Cherie Moraga and Gloria Anzaldua Introduction

We want to express to all women - especially to white middle-class women - the experiences which divide us as feminists; we want to examine incidents of intolerance, prejudice and denial of differences within the feminist movement. We intend to explore the causes and sources of, and solutions to these divisions. We want to create a definition that expands what "feminist" means to us. 
 According to the Introduction to This Bridge Called My Back, written by Gloria Anzaldua and Cherie Moraga, these words were from the original soliciting letter they used to invite writers to contribute to the anthology. They saw racism and elitism in the ranks of national feminist organizations and sought to bring about revolution. Not just change, but revolution.

The use the term Third World women as well as women of color, acknowledging, perhaps, that appearances do not wholly exclude a woman from the white middle class. Poor immigrants can have difficulties no matter their skin color, and any woman who does not conform to a heterosexual norm of femininity also runs the risk of being seen as a lesser form of other.

Anzaldua and Moraga did not seek perfectly edited and curated essays for this book. "The book is intended to reflect our color loud and clear, not to tone it down. As editors we sought out and believe we found, non-rhetorical, highly personal chronicles that present a political analysis in everyday terms" (xxiv). They call it non-rhetorical, but I think that the works expand the definition of rhetoric to include themselves. Shatter the traditional definitions of rhetoric and rebuild it to be the communication, personal or not, emotional or not, a politic, a philosophy or a work of art.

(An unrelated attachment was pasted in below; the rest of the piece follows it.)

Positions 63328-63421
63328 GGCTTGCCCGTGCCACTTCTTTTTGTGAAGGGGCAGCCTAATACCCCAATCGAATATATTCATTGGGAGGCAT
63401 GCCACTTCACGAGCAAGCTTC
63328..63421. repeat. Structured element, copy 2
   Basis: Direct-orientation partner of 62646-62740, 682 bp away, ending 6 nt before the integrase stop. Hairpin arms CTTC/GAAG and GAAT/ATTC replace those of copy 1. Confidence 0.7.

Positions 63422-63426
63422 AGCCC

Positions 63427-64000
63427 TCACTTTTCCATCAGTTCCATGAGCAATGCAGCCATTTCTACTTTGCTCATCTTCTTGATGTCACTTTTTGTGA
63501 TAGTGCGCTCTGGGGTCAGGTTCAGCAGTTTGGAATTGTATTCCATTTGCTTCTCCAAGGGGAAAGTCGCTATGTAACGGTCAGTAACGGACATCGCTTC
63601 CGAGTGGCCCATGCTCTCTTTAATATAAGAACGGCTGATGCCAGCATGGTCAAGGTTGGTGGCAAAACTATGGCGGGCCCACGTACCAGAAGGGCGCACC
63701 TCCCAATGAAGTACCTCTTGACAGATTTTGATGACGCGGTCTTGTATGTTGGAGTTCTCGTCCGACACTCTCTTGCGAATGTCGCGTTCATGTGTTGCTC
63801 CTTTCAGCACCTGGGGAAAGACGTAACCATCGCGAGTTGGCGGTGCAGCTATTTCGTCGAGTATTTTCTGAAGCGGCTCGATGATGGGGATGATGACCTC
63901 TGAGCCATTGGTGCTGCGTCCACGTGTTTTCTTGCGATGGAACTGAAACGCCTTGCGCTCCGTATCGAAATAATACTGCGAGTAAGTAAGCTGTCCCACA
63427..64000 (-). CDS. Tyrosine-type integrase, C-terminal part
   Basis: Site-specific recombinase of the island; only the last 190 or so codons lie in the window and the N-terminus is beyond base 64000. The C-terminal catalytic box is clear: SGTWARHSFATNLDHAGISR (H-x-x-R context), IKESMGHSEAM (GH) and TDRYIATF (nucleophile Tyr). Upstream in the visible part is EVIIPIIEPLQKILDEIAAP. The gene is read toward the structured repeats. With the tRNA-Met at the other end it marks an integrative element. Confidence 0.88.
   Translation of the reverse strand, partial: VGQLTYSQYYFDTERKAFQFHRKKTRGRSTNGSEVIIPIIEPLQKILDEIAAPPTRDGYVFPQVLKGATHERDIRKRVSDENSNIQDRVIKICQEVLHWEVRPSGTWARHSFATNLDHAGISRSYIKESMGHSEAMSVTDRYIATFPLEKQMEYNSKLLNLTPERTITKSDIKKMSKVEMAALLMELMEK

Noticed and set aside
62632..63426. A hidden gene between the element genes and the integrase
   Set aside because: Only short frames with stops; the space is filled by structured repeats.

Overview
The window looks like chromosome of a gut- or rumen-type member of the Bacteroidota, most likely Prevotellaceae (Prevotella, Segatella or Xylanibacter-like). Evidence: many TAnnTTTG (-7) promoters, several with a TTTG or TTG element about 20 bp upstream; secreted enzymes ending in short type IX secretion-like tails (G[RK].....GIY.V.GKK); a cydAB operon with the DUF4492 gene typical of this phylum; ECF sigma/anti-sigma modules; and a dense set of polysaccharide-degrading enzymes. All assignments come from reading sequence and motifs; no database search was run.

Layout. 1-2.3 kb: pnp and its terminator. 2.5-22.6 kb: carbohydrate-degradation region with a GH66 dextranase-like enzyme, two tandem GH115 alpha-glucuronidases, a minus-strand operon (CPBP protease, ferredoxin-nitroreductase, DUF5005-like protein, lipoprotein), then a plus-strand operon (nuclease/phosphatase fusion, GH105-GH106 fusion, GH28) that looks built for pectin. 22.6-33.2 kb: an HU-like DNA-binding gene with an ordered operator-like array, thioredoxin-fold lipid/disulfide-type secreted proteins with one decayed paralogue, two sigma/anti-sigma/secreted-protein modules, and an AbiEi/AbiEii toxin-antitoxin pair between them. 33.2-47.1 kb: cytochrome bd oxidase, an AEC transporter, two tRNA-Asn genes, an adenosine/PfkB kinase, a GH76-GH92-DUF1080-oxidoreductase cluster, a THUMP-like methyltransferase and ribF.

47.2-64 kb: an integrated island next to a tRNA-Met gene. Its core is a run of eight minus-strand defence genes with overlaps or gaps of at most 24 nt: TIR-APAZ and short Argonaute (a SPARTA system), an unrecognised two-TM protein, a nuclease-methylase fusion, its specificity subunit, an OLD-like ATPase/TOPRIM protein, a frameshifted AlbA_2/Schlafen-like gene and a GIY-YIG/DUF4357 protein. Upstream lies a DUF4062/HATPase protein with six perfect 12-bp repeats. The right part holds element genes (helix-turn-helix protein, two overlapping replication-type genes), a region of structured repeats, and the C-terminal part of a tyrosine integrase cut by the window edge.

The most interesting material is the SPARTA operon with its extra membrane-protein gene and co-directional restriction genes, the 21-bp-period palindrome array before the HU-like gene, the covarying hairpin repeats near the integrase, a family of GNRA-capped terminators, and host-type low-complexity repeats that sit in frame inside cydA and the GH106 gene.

"We see the book as a revolutionary tool falling into the hands of people of all colors. Just as we have been radicalized in the process of compiling this book, we hope it will radicalize others into action" (xxvi). The idea of radicalization seems to me to be the changing of comfort into discomfort. When that bubble of discomfort outgrows the bounds of our hearts, then we have to confront whether we will be radical or drown in a flood of silence.

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